Tag Archives: bicycle

A week mainly in Spain

Was in Portugal and Spain last week for a ‘wee'(?) cycle tour with a pal, Eric.Spain with Eric 2018

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My old bike packed and ready to go

We travelled lightly to Faro, sharing rooms en route. The weather was considerably warmer than Scotland when we landed and cycled over to the ferry to cross into Spain. En route we managed to detour into some majorly rough country roads, with 2 portuguese punctures and bumpy roads. Changing countries by ferry always seems romantic to  me, especially as continental Europe generally has no barriers between countries. This day was no exception.

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Waiting for the ferry

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Crossing the Border

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Eric surveys the Spanish landing

 After landing in Ayamonte it was a steep ascent up into the town, then a quick descent to pick up our road out. The Spanish roads were so much better, with an introduction to the courteous and considerate Spanish drivers, especially those driving lorries – great all the way through the trip. The smells & views of the vegetation were varied and great. Eventually, after just over 66 miles we arrived at our first destination Punta Umbría, where we met up with our other pals who were based there for a week. Once there we wolfed into a huge meal, showered and enjoyed, after a fashion, a hilarious Spanish karaoke.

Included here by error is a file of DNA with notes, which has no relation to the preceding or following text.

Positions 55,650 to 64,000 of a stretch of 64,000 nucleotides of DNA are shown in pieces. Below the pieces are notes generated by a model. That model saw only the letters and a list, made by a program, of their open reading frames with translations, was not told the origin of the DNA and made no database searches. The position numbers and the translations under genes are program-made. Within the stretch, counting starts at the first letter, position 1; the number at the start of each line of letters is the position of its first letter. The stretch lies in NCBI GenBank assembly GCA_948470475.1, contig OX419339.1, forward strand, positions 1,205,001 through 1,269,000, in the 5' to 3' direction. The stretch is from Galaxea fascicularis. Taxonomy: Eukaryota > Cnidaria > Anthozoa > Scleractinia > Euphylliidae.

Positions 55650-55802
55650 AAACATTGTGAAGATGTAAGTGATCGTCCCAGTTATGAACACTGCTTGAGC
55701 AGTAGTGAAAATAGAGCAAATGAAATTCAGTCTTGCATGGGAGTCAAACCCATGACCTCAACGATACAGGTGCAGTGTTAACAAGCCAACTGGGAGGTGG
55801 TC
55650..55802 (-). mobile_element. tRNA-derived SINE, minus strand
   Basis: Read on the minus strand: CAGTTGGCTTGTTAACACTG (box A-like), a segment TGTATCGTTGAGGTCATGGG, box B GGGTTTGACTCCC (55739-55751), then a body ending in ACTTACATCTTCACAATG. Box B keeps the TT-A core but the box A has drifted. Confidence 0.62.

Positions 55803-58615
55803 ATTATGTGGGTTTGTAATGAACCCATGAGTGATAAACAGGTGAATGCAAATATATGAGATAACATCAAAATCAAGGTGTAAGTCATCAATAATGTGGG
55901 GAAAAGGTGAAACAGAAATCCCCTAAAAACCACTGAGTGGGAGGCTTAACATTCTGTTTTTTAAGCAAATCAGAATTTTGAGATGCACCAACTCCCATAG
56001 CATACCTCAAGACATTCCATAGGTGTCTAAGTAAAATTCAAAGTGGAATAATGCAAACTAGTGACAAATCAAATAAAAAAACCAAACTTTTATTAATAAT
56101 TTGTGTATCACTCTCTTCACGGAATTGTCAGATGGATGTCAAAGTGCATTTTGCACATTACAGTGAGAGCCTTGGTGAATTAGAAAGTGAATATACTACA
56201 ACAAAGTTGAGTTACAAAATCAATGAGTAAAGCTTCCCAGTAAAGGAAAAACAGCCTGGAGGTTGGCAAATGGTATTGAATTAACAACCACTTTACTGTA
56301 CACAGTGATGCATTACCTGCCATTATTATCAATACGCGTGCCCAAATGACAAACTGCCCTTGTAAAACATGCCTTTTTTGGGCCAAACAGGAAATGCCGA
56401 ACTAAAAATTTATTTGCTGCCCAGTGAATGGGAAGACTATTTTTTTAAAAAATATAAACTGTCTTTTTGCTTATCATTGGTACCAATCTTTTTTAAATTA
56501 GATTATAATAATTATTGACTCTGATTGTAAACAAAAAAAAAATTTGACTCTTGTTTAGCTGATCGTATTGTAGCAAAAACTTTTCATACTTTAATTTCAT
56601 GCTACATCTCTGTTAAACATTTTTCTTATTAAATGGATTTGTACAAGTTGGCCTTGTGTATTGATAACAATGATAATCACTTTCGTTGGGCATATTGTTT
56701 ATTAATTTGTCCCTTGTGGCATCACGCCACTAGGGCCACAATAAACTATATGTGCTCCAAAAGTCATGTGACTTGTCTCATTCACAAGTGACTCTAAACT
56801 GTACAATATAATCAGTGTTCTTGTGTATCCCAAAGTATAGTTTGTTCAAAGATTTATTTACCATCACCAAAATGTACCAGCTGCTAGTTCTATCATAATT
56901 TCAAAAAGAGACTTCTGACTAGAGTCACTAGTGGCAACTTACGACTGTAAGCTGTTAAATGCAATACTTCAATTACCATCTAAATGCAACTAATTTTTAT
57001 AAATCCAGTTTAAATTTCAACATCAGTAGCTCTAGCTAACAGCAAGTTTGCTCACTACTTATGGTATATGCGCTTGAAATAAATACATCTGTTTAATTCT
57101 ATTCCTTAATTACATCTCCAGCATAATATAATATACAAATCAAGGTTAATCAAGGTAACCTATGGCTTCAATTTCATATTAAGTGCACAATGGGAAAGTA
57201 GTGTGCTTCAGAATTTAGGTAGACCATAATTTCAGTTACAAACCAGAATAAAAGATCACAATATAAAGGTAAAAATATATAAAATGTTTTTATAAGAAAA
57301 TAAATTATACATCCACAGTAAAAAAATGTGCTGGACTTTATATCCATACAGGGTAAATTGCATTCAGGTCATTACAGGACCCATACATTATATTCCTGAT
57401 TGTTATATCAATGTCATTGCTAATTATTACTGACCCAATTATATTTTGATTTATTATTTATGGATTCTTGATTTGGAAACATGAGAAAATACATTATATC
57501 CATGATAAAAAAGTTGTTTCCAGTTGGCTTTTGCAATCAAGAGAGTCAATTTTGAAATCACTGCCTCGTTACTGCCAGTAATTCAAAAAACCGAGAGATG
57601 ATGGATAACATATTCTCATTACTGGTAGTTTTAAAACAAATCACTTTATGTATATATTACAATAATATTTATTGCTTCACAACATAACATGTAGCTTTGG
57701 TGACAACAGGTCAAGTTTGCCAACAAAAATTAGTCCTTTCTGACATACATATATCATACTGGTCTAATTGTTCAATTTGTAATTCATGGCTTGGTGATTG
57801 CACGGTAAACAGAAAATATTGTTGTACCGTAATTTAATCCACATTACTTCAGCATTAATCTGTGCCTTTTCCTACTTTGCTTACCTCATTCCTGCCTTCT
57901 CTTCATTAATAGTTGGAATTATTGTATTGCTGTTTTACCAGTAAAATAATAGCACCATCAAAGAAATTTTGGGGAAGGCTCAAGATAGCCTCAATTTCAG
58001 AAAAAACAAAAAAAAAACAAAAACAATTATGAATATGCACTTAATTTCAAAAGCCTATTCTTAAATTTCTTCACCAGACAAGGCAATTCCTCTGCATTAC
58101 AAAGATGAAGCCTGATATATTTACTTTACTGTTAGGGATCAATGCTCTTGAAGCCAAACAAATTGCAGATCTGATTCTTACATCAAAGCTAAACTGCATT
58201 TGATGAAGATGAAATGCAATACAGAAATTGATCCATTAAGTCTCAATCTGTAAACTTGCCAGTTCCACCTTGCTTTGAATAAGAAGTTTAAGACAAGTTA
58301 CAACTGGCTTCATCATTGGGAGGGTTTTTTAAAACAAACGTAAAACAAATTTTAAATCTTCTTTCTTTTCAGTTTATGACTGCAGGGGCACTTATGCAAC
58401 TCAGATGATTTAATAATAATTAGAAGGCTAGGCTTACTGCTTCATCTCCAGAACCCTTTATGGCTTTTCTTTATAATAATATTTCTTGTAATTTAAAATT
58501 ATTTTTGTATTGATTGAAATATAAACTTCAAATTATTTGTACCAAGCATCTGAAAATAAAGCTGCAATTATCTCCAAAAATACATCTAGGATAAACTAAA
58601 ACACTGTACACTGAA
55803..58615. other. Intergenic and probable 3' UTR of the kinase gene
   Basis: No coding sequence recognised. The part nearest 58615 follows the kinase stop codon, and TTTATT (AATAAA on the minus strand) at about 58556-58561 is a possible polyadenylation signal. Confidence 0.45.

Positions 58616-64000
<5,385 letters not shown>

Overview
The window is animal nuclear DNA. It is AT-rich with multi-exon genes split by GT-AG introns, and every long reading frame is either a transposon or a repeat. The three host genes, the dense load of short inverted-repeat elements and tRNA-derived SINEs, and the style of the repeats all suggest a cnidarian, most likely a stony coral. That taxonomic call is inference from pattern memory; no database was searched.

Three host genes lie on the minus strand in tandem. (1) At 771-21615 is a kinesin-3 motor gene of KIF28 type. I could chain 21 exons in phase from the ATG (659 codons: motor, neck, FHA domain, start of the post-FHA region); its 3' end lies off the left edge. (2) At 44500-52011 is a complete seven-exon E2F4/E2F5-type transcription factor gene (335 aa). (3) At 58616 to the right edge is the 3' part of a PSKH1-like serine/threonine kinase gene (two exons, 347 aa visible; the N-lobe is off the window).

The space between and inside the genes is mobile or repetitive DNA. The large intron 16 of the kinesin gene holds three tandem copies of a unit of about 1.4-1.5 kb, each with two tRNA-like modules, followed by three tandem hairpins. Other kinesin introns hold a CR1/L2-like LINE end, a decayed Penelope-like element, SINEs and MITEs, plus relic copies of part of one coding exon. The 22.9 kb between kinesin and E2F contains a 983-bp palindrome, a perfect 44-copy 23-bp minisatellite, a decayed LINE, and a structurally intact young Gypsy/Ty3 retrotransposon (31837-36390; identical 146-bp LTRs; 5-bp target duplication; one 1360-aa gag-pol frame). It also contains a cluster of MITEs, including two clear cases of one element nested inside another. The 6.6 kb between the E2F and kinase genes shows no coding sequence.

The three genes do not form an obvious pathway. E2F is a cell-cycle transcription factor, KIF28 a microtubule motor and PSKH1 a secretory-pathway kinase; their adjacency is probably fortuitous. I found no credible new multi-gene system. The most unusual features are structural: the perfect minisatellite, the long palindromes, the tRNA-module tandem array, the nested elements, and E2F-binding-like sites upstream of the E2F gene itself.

Next morning we piled into breakfast, fueling up well for the miles ahead. Then farewells to all and off to the local bike shop for a couple of tubes, finally pointing our wheels northwards. Every so often we stopped for a coffee, lunch or just to explore a town, gradually heading onwards and upwards into the hills.

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Lunch at Beas

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Art Nouveau detail

Some of the architecture was gorgeous with art nouveaux details and buildings and other older Spanish cultures evident.

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Jabugo and its pigs

In another smallish town, Jabugo, the street was full of pork butchers, seemingly every second shop (not to good for a non meat eater) as it was a specialism of the district. As the day went on the temperature rose up to 29ºC, a foretaste of what was to come. I’m not too good at these temperatures and Eric steamed up the hills ahead of me. Luckily I’m OK descending so it we played cat & mouse most of the day. Eventually after 85 miles we arrived at Galaroza, a delightful town with steep cobbled street, fountains and churches.

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First Spanish Hostal at Galaroza

We had located a Hostal, and booked ourselves in for a meal. After freshening up we had a dusk saunter round the place, returning for a delightful meal, with refreshing cervezza (beer).

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Just up from the Hostal

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A famous fountain with 10 taps

Next morning a reasonably early start, we filled our water bottles from the fountain and set off with the temperature a chilly seeming 12ºC. Still heading north it was a series of climbs and exhilarating descents, with the usual stops along the way.

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Fregnal de la Sierra, a cooling trough

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lunch at the centre

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Looking back

This time the heat went up to 38ºC, so plenty of extra water, fresh orange & coffee stops along the way.

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Jerez de Los Caballeros

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Making pals?